e.g. "q" is pronounced as "ts" in Chinese, but it sounds like "k" in English.


The only consonant sounds that can end a syllable in Chinese are /n/, /ŋ/, and /ɻ/. As a result, an English word that ends with a consonant other than these is difficult for Chinese speakers to pronounce (Pavlik).

e.g. took might be pronounced as as [tʊkhə] instead of [tʊk], inserting a vowel in order to shift the final consonant to the beginning of a new syllable (Pavlik).

They also sometimes to drop the final consonants of a word (Pavlik).

e.g. "Card" might be pronounced as "car."


English is a stress-timed language, meaning that a stressed syllable receives a full “beat” and its vowel is fully cronunced, while an unstressed syllable is passed over quickly and its vowel is usually reduced to a [ə]. In Chinese, very few vowels are reduced. Most words display full vowels in every syllable, and each get about the same amount of time (Pavlik).

e.g. "Beat" might be pronounced as "bit."

Consonant cluster don’t exist in Chinese. In addition, many consonant clusters in English contain the especially challenging “r” or “l” sounds— “tr”, “dr”, “pl”, “cl”, “fr”, “fl”, “pr”. Chinese students might add vowel sounds between consonant clusters, and substitute consonant sounds that are easier fo to say. 

e.g. "Drink" might be pronounced as "dilink"

R” and “V” sounds don’t exist in Chinese. As a result, it might be hard for Chinese students to pronounce them.

e.g. "Very" might sound like "wary."

The “eh” sound is confused with an “ahe” sound.

e.g. "Bed" might sound like "bad."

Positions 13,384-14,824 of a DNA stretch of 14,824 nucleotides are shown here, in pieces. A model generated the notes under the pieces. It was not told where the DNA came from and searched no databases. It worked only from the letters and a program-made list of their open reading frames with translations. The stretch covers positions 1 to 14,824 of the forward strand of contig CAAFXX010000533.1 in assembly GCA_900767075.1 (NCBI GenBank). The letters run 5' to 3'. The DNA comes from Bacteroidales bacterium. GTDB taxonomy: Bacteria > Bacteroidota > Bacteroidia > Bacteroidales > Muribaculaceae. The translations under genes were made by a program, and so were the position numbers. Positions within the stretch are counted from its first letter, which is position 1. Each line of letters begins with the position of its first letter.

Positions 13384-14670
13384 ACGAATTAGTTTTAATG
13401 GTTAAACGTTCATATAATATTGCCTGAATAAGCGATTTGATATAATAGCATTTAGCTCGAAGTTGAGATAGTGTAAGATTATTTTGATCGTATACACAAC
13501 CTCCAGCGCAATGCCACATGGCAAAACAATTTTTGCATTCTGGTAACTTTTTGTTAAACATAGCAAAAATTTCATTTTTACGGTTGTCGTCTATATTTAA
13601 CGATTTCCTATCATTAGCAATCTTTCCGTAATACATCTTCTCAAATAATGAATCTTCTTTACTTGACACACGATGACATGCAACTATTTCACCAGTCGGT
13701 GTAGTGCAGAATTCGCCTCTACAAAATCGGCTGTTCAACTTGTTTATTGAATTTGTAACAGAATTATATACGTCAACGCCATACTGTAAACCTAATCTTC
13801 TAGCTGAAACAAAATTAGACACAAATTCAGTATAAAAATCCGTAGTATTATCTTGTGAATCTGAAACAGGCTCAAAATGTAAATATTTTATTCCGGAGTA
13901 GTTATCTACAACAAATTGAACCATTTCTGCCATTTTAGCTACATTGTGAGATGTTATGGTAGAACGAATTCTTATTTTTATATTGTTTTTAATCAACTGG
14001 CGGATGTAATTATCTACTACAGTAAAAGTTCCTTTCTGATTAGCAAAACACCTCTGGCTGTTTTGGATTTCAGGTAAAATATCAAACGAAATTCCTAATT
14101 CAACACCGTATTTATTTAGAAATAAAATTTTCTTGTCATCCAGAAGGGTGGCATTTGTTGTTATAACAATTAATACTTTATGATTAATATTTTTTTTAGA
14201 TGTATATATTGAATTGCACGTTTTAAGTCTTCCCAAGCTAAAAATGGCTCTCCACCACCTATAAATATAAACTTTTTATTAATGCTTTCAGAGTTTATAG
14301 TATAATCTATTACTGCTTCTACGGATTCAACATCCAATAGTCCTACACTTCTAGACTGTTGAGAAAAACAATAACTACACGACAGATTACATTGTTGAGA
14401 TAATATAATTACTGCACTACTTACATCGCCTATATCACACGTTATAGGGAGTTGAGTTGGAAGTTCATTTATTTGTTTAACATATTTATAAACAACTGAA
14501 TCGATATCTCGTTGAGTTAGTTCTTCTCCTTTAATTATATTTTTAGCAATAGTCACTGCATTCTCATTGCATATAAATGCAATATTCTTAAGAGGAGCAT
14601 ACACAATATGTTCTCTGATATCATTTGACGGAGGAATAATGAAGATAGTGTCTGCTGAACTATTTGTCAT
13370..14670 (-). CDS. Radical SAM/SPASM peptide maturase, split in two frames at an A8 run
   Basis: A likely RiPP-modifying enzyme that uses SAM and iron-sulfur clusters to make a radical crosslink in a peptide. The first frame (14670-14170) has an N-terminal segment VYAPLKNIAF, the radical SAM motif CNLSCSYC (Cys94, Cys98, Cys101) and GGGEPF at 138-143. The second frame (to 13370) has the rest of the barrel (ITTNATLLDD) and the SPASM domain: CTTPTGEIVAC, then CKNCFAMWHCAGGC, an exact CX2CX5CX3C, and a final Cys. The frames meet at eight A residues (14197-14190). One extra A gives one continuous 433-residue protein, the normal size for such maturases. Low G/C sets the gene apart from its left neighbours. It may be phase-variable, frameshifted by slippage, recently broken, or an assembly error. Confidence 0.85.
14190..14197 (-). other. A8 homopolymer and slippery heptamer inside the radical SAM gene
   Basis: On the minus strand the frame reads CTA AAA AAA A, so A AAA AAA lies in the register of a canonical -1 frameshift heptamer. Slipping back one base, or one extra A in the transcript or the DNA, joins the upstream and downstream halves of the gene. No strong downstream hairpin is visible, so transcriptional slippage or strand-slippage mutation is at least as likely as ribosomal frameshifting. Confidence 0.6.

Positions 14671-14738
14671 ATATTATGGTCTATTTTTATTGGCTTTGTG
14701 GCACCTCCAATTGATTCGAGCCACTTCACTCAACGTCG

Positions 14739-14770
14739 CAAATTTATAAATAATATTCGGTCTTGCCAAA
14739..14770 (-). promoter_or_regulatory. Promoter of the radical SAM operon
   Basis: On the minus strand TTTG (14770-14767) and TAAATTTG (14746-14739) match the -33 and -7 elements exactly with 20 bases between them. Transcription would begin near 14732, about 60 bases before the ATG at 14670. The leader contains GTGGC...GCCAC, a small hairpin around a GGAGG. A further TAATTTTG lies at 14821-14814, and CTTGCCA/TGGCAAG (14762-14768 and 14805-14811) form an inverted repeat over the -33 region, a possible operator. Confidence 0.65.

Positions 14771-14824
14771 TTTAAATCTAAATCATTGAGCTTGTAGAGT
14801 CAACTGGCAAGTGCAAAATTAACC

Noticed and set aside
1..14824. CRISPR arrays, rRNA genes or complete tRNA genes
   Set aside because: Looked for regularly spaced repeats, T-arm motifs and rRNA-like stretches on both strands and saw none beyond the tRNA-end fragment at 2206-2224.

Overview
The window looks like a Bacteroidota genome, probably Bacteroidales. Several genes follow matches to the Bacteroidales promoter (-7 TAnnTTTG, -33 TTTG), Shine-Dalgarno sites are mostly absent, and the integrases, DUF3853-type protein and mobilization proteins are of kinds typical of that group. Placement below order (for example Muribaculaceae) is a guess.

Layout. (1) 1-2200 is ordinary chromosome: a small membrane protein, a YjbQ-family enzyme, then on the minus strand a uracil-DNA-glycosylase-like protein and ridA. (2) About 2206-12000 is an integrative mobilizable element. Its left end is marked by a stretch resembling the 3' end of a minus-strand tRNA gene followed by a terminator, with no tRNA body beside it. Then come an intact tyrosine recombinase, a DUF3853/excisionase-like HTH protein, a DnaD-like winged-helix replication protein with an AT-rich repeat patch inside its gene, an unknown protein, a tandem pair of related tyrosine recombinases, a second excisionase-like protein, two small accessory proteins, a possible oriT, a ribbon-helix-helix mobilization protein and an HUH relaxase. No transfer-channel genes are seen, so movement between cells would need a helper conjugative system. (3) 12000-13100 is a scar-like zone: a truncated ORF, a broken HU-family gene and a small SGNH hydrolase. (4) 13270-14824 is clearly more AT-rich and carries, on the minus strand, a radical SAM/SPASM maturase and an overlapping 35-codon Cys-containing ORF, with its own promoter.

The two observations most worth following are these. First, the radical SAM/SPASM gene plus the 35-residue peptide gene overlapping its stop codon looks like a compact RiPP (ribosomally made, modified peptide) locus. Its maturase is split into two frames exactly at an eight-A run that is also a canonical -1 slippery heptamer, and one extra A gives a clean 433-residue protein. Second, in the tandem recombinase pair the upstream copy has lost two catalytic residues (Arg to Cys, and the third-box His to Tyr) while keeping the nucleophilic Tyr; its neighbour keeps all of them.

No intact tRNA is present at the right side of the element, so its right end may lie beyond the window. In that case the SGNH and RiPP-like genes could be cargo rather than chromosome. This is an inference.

Double “ll” sounds are also hard for Chinese students to pronounce.  Students might substitute an “n” sound for the “l” sound in their English word pronunciations.

e.g. "Fall" might sound like "fawn"


Pronouns with the appropriate gender: In Chinese, written language for pronouns are different between different genders, but they are pronounced the same way in Mandarin Chinese (Pavlik). Therefore, students might use pronouns with the wrong gender when speaking fast.


In English, tones belong to thought groups, and each thought group has its own pattern. Which words are grouped together and which is intonation patterns they carry can change the implication of the sentence. In Chinese, each word has its own tonal pattern. (Pavlik). It is challenging for Chinese students to extend an "annotation melody" over a whole thought group, or to use intonation to express other types of meaning, such as marking a statement as finished/unfinished, emphasizing a word, asking a question, etc. (Pavlik).



Pavlik, Abigail, "Teaching English Language Learners from China" (2012). Honors Theses and Capstones. 69. 

Fu, D. (2003). An island of English: Teaching English in Chinatown. Portsmouth, NH: Heinemann.

Chan, A. Y. W. (2004). Noun phrases in Chinese and English: A study of English structural problems encountered by Chinese ESL students in Hong Kong. Language, Culture & Curriculum.